From Egypt, Upper Egypt, Thebes, Asasif, Courtyard CC 41, Pit 2, Burial D 3, In coffin, MMA excavations, 1915–16
Copper alloy, Wood, leather (modern)
L. of axe: 54.5 cm (21 7/16 in); L. of axe blade: 14.4 cm (5 11/16 in)
Rogers Fund, 1916
On view at The Met Fifth Avenue in Gallery 114
The blade of this battle ax is among the earliest examples of its kind. It was found in the coffin of “the overseer Khay,” presumably a military official. The handle was made from a branch or tree trunk chosen for its curvature. The flared end is a separate piece of wood, mounted with its grain direction perpendicular to that of the shaft. This method of construction would have preserved precious raw materials and cut down on labor. It is unclear how the two surviving pieces were originally joined and whether the modern, intermediate element was added to replace a component that did not survive or to compensate for disproportionate shrinkage of the wood shaft and terminal during burial. The leather lashing attaching the blade to the handle had disintegrated and was restored based on other, better preserved examples.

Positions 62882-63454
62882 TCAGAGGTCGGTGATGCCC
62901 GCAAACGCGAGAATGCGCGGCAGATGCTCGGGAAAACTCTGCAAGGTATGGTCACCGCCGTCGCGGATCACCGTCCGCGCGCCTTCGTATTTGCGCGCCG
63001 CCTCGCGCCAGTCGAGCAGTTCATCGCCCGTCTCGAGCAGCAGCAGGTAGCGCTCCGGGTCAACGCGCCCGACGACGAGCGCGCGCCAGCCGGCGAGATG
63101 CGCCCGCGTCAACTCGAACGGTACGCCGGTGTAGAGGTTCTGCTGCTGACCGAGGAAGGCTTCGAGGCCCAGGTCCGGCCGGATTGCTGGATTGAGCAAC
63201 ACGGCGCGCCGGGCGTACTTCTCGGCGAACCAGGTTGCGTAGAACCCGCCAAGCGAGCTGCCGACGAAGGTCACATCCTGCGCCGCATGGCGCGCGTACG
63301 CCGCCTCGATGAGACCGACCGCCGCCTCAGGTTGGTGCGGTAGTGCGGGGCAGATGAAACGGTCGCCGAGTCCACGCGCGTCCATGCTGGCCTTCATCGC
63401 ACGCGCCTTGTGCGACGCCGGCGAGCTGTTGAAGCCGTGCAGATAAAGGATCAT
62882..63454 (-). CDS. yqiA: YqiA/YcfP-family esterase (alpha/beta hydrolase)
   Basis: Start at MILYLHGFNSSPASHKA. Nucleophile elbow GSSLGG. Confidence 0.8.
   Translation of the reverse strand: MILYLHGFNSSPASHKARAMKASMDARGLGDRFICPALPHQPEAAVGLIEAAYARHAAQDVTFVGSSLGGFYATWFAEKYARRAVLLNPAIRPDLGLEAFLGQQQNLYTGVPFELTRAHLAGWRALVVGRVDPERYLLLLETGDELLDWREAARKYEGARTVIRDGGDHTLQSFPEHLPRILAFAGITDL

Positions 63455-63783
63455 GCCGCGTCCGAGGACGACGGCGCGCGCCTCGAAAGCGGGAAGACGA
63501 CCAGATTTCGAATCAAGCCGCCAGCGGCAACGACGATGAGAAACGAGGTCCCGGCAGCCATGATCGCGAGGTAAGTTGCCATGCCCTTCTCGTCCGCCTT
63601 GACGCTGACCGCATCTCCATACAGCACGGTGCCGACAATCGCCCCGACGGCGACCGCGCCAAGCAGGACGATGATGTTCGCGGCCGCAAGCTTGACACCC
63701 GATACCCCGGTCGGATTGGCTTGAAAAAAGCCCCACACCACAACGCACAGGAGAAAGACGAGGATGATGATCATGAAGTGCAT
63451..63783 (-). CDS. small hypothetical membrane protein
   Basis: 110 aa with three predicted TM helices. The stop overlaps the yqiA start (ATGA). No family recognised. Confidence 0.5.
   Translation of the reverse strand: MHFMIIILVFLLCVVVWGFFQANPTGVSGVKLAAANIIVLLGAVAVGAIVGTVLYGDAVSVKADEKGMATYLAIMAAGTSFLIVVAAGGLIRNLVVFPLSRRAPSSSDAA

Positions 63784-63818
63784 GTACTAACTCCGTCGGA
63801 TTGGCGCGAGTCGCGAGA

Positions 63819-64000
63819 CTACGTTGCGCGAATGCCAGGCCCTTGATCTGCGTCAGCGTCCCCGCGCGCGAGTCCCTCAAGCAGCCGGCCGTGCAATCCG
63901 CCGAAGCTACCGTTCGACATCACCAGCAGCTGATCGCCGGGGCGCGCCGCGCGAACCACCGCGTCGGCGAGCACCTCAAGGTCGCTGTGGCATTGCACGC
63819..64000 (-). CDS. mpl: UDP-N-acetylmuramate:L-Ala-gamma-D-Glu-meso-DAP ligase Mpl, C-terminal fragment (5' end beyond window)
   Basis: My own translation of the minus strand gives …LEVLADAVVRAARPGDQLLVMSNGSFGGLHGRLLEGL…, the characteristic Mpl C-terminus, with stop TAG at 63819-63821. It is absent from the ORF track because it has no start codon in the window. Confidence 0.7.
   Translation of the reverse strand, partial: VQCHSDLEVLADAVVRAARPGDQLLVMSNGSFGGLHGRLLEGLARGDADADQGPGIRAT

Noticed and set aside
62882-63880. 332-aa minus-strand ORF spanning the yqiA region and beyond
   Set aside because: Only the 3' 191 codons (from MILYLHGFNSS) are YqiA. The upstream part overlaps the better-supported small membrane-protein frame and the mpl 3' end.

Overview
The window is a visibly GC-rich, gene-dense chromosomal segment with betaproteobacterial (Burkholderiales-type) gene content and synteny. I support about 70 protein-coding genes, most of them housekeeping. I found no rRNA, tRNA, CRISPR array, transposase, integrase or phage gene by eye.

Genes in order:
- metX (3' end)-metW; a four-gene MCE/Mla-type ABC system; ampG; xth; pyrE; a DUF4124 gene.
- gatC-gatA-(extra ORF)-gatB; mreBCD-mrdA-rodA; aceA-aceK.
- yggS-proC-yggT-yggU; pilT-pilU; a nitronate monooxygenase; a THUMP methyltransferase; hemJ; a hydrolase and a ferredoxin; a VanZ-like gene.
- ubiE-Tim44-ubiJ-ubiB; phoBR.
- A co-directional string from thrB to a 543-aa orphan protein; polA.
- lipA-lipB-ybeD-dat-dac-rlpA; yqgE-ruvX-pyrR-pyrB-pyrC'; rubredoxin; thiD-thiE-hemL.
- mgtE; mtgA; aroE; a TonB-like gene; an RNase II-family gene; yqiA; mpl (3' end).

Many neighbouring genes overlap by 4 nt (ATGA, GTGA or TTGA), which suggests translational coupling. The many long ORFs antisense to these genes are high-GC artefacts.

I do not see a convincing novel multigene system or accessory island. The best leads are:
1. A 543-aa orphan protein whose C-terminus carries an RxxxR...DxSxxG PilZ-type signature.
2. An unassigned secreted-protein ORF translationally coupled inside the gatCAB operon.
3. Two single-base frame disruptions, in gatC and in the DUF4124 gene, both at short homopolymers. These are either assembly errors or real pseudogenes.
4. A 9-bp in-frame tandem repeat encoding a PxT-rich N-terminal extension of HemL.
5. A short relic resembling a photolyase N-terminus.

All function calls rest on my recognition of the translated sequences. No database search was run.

Museum excavations, 1915–16. Acquired by the Museum in the division of finds, 1916.